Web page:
The University of Kentucky Public Relations & Strategic Communications Office provides a weekly health column available for use and reprint by news media. This week's column is by Dr. Derek Forster, medical director for Infection Prevention and Control at UK HealthCare.
With the recent announcement regarding Kentucky’s first diagnosed cases of coronavirus disease 2019 (COVID-19), many Kentuckians may be on edge and wondering how they can avoid both contracting and spreading this disease. Here are a few frequently asked questions regarding this illness.
What are the symptoms of COVID-19?
COVID-19 is a viral respiratory illness with symptoms similar to many other viral illnesses. They include fever, cough and shortness of breath. Symptoms may appear 2-14 days after initial exposure to the virus.
How dangerous is COVID-19?
While this illness has been mild in most patients, it can cause serious health problems in certain populations and even lead to death. Patients who are over the age of 60 and/or patients who have severe underlying health conditions (such as diabetes, heart disease and lung disease) appear to be at a higher risk for developing a serious COVID-19 illness if infected.
This virus is new, and there are still many things we don’t know about it. Research on COVID-19 is ongoing and expect more information about this disease to come to light in the future.
How can I protect myself against contracting and spreading COVID-19?
Currently, there is no vaccine for COVID-19, so the best way to prevent the disease is to avoid exposure. “Social distancing” can help prevent the spread of this and other respiratory illnesses, such as the flu.
- Avoid close contact with others who display symptoms of being sick.
- Wash your hands regularly with soap and water for at least 20 seconds; if soap and water is not available, use an alcohol-based hand sanitizer with at least 60% alcohol.
- Avoid touching your face, especially with unwashed hands.
- Cover your coughs and sneezes with a tissue. Used tissues should be thrown immediately into the trash.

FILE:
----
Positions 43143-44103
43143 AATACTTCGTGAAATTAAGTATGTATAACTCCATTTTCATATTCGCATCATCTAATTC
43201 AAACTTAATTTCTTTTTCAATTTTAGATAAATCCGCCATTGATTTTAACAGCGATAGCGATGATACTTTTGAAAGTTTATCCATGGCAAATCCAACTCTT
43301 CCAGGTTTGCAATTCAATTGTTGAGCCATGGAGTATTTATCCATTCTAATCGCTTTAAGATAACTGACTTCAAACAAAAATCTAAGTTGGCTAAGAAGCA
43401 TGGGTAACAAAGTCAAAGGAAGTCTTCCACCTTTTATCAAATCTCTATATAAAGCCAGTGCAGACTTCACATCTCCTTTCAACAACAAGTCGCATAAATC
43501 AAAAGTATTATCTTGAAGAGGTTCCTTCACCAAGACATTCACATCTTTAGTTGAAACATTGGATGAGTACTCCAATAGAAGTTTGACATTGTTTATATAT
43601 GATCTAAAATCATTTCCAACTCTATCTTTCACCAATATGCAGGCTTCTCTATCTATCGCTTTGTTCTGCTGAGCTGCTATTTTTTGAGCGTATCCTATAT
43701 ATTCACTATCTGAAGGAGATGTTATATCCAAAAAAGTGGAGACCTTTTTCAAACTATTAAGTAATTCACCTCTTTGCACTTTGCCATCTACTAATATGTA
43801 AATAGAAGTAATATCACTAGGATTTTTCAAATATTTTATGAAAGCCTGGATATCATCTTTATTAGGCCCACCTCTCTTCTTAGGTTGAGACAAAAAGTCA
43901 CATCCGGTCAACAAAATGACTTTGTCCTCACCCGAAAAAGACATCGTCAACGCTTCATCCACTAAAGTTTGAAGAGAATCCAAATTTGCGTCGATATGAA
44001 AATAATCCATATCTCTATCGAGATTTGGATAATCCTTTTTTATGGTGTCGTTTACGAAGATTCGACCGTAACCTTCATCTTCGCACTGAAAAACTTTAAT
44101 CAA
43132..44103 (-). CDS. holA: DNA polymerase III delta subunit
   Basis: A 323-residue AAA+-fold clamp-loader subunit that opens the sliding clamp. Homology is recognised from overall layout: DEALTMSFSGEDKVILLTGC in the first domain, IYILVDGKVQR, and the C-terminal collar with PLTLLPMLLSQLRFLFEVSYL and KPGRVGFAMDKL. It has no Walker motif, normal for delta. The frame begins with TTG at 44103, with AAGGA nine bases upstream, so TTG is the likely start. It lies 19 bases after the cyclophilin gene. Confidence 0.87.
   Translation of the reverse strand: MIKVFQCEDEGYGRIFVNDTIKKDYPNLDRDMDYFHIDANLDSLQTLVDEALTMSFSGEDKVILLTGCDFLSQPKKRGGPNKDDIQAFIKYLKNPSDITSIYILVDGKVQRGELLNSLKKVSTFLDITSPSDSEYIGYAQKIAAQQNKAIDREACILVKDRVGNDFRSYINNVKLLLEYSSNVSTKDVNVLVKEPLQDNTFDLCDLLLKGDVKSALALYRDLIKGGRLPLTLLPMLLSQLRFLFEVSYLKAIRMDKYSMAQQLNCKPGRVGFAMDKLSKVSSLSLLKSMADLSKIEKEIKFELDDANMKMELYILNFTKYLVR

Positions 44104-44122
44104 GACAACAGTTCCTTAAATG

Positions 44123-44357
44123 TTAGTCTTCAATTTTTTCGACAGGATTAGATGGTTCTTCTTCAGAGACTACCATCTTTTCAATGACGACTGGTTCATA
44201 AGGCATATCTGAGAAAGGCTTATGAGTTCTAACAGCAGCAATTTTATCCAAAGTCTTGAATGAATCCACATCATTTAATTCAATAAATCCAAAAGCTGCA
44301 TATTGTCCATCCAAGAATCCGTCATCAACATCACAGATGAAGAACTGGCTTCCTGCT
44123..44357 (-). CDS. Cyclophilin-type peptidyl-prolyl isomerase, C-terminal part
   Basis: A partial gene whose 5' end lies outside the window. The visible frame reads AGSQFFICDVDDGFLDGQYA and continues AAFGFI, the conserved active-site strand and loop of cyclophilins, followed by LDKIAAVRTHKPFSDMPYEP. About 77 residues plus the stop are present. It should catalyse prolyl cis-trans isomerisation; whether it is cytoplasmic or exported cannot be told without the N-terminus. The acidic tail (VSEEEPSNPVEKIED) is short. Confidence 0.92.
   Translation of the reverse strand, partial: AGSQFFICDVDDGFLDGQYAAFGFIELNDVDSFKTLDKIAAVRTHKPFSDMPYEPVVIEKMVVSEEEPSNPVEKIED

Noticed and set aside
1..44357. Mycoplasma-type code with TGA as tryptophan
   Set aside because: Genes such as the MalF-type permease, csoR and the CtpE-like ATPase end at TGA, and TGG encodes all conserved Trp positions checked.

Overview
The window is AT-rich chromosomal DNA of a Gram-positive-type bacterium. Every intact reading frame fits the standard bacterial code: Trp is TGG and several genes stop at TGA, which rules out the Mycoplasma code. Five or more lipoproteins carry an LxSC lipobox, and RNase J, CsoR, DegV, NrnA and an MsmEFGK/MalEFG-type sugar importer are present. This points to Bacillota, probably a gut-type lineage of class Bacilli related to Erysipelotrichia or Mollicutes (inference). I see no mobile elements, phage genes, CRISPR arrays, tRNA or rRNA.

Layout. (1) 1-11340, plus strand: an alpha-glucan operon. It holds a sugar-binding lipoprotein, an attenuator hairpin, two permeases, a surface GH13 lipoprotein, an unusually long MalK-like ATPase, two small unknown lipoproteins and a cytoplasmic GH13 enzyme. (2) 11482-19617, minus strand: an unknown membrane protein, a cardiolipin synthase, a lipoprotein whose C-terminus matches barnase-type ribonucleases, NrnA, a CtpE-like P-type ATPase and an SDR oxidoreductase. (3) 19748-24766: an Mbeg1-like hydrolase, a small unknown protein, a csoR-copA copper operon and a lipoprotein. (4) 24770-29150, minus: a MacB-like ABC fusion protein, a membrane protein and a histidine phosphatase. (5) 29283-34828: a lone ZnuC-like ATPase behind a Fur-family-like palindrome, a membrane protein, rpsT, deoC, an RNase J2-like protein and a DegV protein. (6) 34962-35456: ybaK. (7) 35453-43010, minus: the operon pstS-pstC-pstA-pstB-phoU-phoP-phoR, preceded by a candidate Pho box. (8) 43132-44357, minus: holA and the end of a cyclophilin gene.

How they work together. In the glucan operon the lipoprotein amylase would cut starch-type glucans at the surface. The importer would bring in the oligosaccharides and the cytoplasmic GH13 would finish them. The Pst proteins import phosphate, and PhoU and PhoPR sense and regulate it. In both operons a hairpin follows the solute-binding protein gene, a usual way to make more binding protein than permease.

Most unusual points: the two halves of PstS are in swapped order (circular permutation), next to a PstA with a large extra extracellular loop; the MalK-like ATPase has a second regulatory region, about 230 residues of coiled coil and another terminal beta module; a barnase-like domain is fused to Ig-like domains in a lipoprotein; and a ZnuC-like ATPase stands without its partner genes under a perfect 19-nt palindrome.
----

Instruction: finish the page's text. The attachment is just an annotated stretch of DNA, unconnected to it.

- Clean and disinfect objects and surfaces around your home or office with household cleaning spray or wipes.
- If you feel sick, stay away from others.
If you are at a higher risk getting very sick from the virus, you should take additional precautions, including stocking up on supplies that will allow you to stay home for a period of time and avoiding large crowds.
Per Centers for Disease Control and Prevention (CDC) recommendations, facemasks are not an effective way to protect yourself against this disease.
What should I do if I think have contracted COVID-19?
Kentucky Department for Public Health Commissioner Dr. Steven Stack has recommended “self-triage” for people who think they may have been exposed to the virus but are not displaying serious symptoms.
To help prevent further spread of the disease, call your healthcare provider directly to discuss your symptoms and determine your next steps, or call Kentucky’s coronavirus hotline at 1-800-722-5725 for guidance. If you have mild symptoms without a fever, stay home until your symptoms resolve.
For up-to-date information on coronavirus in Kentucky, including information on home quarantine and social distancing, visit kycovid19.ky.gov.
For the latest University of Kentucky information about coronavirus (COVID-19), go to https://www.uky.edu/coronavirus/. If you are with the UK community and have questions, please send to firstname.lastname@example.org.
As the state’s flagship, land-grant institution, the University of Kentucky exists to advance the Commonwealth. We do that by preparing the next generation of leaders — placing students at the heart of everything we do — and transforming the lives of Kentuckians through education, research and creative work, service and health care. We pride ourselves on being a catalyst for breakthroughs and a force for healing, a place where ingenuity unfolds. It's all made possible by our people — visionaries, disruptors and pioneers — who make up 200 academic programs, a $476.5 million research and development enterprise and a world-class medical center, all on one campus.
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